Introducing Marillac – A way to find food pantries in Cuyahoga County

As a food pantry manager, I occasionally get asked: where else can I get food?

Conversations would go like this:

If they asked in person,

I or a pantry volunteer would hand them a paper list (that they couldn’t take to keep) that were sorted by zip code with listings that contained the name of the organization, the address, zip, type of assistance they gave (a hot meal or a pantry where people can receive parishable and non-parishable groceries), and if there were any geographic restriction (1).

If I was helping a client on the telephone,

I would type their address into google maps, get their zip code, and try to figure out which locations sounded they would be close to them. Look at a private web page hosted by the Greater Cleveland Food Bank that lists agencies sorted by zip code, name some of the locations, ask if they sound close or familiar to the client and then give them the information.

There had to be a better way to getting this information to people. Drawing from my experience of a year of managing a pantry and my mapping background,
I’m making a map/web app that allows other pantry managers who are asked this question to answer this question more informatively and quicker by making Marillac, a web map that has allow the user to:

– input the person’s address
– the map will automatically zoom to the address on the map and display pantries and hot meals near the person’s home;
– find additional details about the pantry/hot meal by clicking on the icon;

Use it at: http://skorasaurus.github.io/marillac/

This is the first usable version and I’m sharing it with fellow agencies and the local food bank (the Greater Cleveland Food Bank) to see if they find it useful and what can be done to make it more useful for my fellow pantry managers. I used it for the first time earlier this week with a person who called me and it worked :)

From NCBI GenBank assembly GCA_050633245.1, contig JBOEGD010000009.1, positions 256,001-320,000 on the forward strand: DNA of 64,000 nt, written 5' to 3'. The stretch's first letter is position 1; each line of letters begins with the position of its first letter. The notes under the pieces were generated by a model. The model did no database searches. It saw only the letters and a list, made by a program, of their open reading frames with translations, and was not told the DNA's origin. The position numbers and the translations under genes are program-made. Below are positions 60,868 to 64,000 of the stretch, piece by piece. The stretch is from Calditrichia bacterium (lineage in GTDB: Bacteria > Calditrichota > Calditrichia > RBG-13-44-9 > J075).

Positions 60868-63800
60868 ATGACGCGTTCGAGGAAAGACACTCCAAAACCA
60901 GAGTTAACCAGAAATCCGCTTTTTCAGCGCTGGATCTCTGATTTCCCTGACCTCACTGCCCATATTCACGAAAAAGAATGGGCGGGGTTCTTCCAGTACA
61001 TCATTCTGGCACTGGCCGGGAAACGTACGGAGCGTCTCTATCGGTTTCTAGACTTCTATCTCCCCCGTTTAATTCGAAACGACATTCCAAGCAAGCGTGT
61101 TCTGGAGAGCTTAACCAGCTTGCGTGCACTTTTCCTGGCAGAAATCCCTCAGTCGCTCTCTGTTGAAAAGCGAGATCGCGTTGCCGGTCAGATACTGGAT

If you’re interested in seeing the source code, you can view it on https://github.com/skorasaurus/marillac
(If you’re javascript proficient, any tips or suggestions on my code too would be appreciated!)

Technical details (for the opendata geeks and the curious):
As I dove into this, there was a lot of work to be done; my data sources were a PDF and
or a web page (only available to agencies) that organized the locations by zip. I first scraped the PDF using Tabula, did some formatting with regex, and turned it into a csv file and then a geojson file (mapbox’s csv2geojson). Then, I needed to find a geocoder for addresses that are inputted. I finally found one: SmartyStreets, with a great price (free!) for non-profits.
I’m a big fan and user of mapbox; so I used mapbox’s mapping library. I was still a little rusty on some of my javascript, so some mapbox’s excellent examples for mapbox.js, like filtering markers, were also useful.

(1) Most pantries restrict access based on a person’s zip code although they will usually serve a person for the first time. Zip codes aren’t always an effective way geographic boundary. What may be close for one resident in a zip isn’t close at all. (See this gis.stackexchange discussion for a more technical explanation)

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